Yeah, the idea of getting together, you know, in person and actually having events like that. One thing, Randy, I’ve learned over the last, probably, just 90 days, you know—a lot of firms are starting to do that more. That actually creates a little bit of anxiety for some people, because they’re not used to it as much, right? Some people, especially some of the introverts, have thrived in some of this. And so just realize that, right?
One of the things that you can do, and maybe you know, three years ago, you didn’t have to do when you had an in person event, but they can call people in. So I was surprised to learn that. But yes, some people have some anxiety around that.
And I’ll tell you, yeah, even myself at times where I get into a big group now, it’s just I’m not as used to it as I was, many years ago. So yeah, let’s just realize that.
I love that point, because I didn’t even—sorry, Brian—but I didn’t even think about that. And I was talking with someone a week ago, and talking about, “Hey, some of this stuff, I just make assumptions. I mean, we all talk about this, but somebody might have a different thought than I’m thinking and not feel comfortable, whether it’s the mental health issue or something else. And so how do I know what they’re actually thinking if they don’t feel comfortable to bring it to me?”
And I think they should, but don’t always. So they just said, “Do anonymous surveys, or just permanent and I’m an area where somebody can post whatever their ideas are, what their thoughts are, what their concerns are”. And so, we started that with the mental health portion and that’s part of it, but just overall I think that’s going to be key, is just let anybody share anything that’s a concern to them anonymously. What do you think?
Yeah, no, I think that’s just another way to get some feedback that you might not have done in another format. So I think that’s great. Yeah.
I think that’s a good starting point with different feedback, yeah.
Um, so one thing we’ve started to help some of our clients with, and we’ve even started to do some training on, is the idea of actually being intentional about designing your working relationships, right? I know that sounds all formal and things like that, but as a leader—and a lot of our relationships, I think are getting split off into one-to-one relationships versus team—now we still do Zooms and Teams and all that—but we’re doing a lot of interacting one-on-one with people, maybe even more so now.
So how do you intentionally design that working relationship so that both parties can thrive? Right? And it can be things like asking just questions about what other people value in working relationships. You know, it’s simple little things that maybe we already should have been doing about how responsive do we need to be to each other? Just asking questions that draw the other person in on how we best work together.
And I think that sounds really simple, but I don’t think we’ve done that formally. And I think there’s a great opportunity to do that, to actually show up in a curious way and ask the people that you work with questions around how the relationship can thrive for both people. And so that’s something that we’ve had some people really work off of, and done really well with that, and it can draw people in.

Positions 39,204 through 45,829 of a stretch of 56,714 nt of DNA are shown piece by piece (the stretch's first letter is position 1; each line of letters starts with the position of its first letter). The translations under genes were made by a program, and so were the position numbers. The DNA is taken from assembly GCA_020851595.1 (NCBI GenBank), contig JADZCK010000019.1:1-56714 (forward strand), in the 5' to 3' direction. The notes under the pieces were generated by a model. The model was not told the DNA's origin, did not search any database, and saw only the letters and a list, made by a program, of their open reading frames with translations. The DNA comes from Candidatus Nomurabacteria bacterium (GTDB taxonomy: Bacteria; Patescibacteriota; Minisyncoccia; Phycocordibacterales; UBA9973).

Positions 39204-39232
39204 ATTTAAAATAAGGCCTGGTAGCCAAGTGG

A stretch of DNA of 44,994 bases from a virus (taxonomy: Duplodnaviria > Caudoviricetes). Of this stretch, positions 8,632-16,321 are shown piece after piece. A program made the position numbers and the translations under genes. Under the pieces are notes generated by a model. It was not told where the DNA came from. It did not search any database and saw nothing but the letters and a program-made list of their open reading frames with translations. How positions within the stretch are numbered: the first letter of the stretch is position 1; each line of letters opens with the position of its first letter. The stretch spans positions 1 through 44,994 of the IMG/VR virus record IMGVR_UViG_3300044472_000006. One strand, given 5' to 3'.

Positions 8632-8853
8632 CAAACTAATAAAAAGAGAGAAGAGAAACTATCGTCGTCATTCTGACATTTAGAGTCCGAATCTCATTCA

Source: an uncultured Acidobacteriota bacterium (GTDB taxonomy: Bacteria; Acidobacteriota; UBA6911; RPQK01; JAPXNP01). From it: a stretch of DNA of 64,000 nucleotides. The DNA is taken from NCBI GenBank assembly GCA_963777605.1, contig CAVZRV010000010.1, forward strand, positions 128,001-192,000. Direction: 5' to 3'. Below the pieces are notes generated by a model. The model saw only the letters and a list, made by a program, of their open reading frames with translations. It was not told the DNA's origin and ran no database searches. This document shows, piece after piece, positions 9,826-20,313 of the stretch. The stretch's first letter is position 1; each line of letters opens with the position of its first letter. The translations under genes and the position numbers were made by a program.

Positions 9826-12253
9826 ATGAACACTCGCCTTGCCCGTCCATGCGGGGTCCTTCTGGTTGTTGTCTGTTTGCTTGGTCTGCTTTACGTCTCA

But one learning point we have learned from that though, is that doesn’t always draw people in right away. Sometimes accountants aren’t used to being asked questions like that. And so some of the leaders have had to keep at it, right? “Hey, I’d like you to think about this. What is—maybe, what is one thing that I do in our relationship that you value the most?” Something like that, right? But sometimes accountants need a little bit of space to process, and come up with an answer. Or maybe they just have a little bit of an awkward silence, and they don’t have an answer to that, you know? When I think of navigating relationships, I think we need to be a little more—far more—intentional about it.
No, no, I agree. We talked about, you know, putting in like mentoring programs, which there’s, you know, probably pros and cons to that. And so, you know, we talked as a group last time we got together, and there was like, not all buy-in which I can completely understand. And I don’t know if I’m buying in with all of that completely, either. But yeah, being able to somehow—because the key was that, you know, you might not be comfortable, for some reason, sharing those, you know, concerns and we want people to be comfortable, but they’re not gonna always be. So I don’t know if there’s a way around that.
Right. Well, we just need to meet them where they are. And that’s not easy, because there’s not one answer, you know, that you can just say, “Hey, do this for everybody.” But I think keeping at it, you know, and even as a mentoring program example, what can the mentor and the mentee do in that relationship where every once in a while, they can actually just step outside of the mentoring conversation and just ask each other, “Hey, how is this going? Is there anything we can be doing?”